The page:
At our club, Fritz is the master of head games. Before tournaments, he will post youtube movies showing off his "new list" and some guys...cough cough... Black Matt... Cough... will play lists to counter it... only to see Fritz pull out his damn Eldar again! One time he had a scheduled game vs Charly, who is always fun to play... and a psychologist... or is it psychiatrist? Any way, Fritz is so far inside Charlies head that he sometimes beats him before even putting a model on the table. They had a game scheduled, and Fritz was 10 minutes late from traffic, and all the time, Charly was sweating it out... When Fritz showed up Charly swore that he did it on purpose just to 'freeze' him. I forget who won... probably Fritz... And take nothing away from Charly, he is a great player and always brings a hard list. It just makes me laugh! Fritz was not even trying!

Talk up the need to go first! Subtly let slip the need to get your Baal Preds into range so that you can win the roll to go first, then go shoot up his tanks... (I always choose to go second as a rule). Most guys will take the opportunity to deny you something he thinks is part of your strategy, without knowing why. He will probably take first turn. While you are doing that, make a show out of eyeballing a piece of terrain you may be able to hide tanks behind... look from behind the corners of it, make a show out of eyeballing range to other terrain pieces on his side of the board, ask him if he thinks a piece might block enough of a tank to grant a cover save but still allow you to shoot... Lol, make him fear that terrain! He will win the die roll, take first turn, and deploy in a way that avoids that terrain piece! Then you just reserve every thing! By the time you are coming onto the table in turn 2, he has NO idea what to do. His drop pods have come down, no where near that terrain piece, even though you have nothing near it at all, his troops are out of position, his tanks are hiding from nothing. Or if you are lucky, he has put a lot of his resources into taking that terrain piece which he thinks you are planning on using... and you just ignore that side of the table completely and own the other side! It goes on and on.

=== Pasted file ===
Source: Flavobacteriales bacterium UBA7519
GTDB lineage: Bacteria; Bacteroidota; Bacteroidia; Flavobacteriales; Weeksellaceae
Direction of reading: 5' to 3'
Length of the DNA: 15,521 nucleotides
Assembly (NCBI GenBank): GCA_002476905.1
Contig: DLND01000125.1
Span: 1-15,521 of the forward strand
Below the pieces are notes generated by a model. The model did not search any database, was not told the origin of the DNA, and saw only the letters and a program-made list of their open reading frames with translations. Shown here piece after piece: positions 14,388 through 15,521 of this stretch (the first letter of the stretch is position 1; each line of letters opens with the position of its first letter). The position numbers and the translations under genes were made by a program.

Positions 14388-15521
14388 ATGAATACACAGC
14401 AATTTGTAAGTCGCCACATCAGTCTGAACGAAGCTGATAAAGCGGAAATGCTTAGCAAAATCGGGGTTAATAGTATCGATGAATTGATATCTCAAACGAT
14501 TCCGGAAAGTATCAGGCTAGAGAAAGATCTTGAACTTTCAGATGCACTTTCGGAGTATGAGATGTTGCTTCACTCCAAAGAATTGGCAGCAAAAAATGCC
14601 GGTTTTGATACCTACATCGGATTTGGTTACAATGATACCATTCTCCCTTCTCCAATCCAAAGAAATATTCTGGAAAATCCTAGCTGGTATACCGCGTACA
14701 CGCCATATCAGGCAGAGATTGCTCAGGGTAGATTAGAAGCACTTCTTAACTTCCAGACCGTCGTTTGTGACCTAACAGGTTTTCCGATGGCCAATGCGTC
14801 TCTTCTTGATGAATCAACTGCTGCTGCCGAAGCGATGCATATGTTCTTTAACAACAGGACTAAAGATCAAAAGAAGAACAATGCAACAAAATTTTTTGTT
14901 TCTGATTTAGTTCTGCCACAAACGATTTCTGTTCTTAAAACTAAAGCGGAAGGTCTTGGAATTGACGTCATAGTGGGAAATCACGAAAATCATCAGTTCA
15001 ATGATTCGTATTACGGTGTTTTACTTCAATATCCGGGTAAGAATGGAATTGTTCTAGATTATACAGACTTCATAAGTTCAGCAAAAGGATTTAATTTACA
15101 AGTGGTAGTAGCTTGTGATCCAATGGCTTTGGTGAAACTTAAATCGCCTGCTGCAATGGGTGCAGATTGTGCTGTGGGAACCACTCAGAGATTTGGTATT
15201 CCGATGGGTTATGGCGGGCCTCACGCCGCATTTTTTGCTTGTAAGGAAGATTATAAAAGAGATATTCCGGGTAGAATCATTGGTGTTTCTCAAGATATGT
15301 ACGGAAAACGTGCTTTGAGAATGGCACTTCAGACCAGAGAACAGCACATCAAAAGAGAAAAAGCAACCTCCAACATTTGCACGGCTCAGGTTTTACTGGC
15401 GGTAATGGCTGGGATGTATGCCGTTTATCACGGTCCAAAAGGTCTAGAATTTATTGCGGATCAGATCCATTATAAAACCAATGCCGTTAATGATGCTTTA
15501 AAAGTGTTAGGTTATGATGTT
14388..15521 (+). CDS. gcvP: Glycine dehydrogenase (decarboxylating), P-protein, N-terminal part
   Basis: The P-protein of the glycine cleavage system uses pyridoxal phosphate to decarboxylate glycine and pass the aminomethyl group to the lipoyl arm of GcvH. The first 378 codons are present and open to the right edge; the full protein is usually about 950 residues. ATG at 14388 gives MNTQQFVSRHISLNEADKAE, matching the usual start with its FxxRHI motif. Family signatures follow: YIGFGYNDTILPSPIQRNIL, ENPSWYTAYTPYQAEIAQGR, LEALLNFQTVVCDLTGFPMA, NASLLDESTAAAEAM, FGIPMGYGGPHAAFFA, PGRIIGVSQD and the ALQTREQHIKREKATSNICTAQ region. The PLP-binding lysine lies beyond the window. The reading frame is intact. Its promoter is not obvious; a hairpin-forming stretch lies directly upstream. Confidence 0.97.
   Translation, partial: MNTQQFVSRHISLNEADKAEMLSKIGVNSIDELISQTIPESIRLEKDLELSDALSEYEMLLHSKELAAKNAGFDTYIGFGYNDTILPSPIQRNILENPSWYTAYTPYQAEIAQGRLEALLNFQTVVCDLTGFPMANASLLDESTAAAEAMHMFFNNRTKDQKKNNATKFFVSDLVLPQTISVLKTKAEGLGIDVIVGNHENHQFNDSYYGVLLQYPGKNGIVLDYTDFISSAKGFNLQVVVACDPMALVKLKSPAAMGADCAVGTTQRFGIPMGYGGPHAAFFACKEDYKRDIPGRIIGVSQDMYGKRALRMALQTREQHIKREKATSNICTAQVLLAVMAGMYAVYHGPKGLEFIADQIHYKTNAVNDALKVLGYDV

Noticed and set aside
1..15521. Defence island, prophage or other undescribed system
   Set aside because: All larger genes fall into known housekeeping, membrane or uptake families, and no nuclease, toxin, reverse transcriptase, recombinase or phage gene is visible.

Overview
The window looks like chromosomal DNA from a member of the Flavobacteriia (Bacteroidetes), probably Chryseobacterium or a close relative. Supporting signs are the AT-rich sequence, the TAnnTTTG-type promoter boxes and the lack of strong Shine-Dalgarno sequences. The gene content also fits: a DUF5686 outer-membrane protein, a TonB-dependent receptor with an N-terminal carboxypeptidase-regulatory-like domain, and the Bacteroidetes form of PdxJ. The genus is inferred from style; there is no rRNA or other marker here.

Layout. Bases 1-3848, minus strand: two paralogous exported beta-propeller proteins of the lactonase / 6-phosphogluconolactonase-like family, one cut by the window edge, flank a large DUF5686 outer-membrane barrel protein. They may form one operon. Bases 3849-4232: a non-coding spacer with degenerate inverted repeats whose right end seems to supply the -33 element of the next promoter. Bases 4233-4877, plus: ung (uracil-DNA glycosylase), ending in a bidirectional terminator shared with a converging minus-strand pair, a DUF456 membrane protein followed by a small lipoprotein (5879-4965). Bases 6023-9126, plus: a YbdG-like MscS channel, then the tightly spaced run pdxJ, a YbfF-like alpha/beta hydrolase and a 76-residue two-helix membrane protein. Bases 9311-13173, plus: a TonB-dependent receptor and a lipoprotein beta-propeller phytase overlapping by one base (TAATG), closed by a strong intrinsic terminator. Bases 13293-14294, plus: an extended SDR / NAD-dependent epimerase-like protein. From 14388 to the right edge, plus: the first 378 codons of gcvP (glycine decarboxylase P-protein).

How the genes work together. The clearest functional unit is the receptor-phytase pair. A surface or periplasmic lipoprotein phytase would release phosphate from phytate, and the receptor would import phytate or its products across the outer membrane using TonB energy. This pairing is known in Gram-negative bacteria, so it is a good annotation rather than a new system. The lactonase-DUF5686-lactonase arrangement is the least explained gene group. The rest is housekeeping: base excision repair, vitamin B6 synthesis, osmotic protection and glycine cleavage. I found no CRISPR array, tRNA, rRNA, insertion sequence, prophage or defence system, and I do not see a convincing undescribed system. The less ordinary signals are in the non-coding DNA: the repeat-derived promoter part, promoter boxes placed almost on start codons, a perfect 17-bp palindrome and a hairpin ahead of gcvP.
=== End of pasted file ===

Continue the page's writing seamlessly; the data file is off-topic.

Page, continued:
Nothing works every time, especially vs opponents you have faced before. Except for Fritz's tactics against Brother Captain James. But any and all of these tips can work against random tournament opponents that have never seen you before. See what works for you, develop a routine, and use your head. If you are lucky, it works like a charm and you baffle him. If you are unlucky, he sees right through whatever crap you are pulling and tries not to let it get to him. But even then, you are in his head...

Jawaballs

4 comments:

Jwolf said...

Hey, this goes straight back to good old precept number one: Do nothing which is of no use.

Calculating the enemy's best course for not-losing, then their course for winning, on the fly and quickly, are critical skills for the successful general in 40K. If you go into the game expecting the enemy to pursue the first and grab the second if he can, then 99% of the head game is over.

JB, I'm playing Dark Eldar for 'Ard Boyz, because they're ancient and I'm amused with them. I know I owe you some battle reports to study up on my techniques. In most cases, jst ask yourself "what would a large blunt object due?' and you'll see right through me. :)

jawaballs said...

Regardless of what you or any one else plays down there, it will not change how I play. I have zero experience at the 2k point total, but am hoping that my army and tactics will translate into it. I know what there are 250 more points worth of toys to be afraid of, but I am hoping that I will have 250 more points worth of chances to do my thing. If the weather allows I will play a 2k point game on Sunday. Hopefully I can figure out a list in time!

Flekkzo said...

This all reminds me of Sun Tzu (hope I didn't screw up the spelling there) and that book of his. Though he tends to phrase it more mysteriously. Any chance you could give us advice in a form like this:

"Draw your opponents attention towards ghosts with eyeballing and fancy painting."

Mostly kidding. This stuff is really entertaining to read!

jawaballs said...

That is the biggest point. This is meant for entertainment more then any thing. :)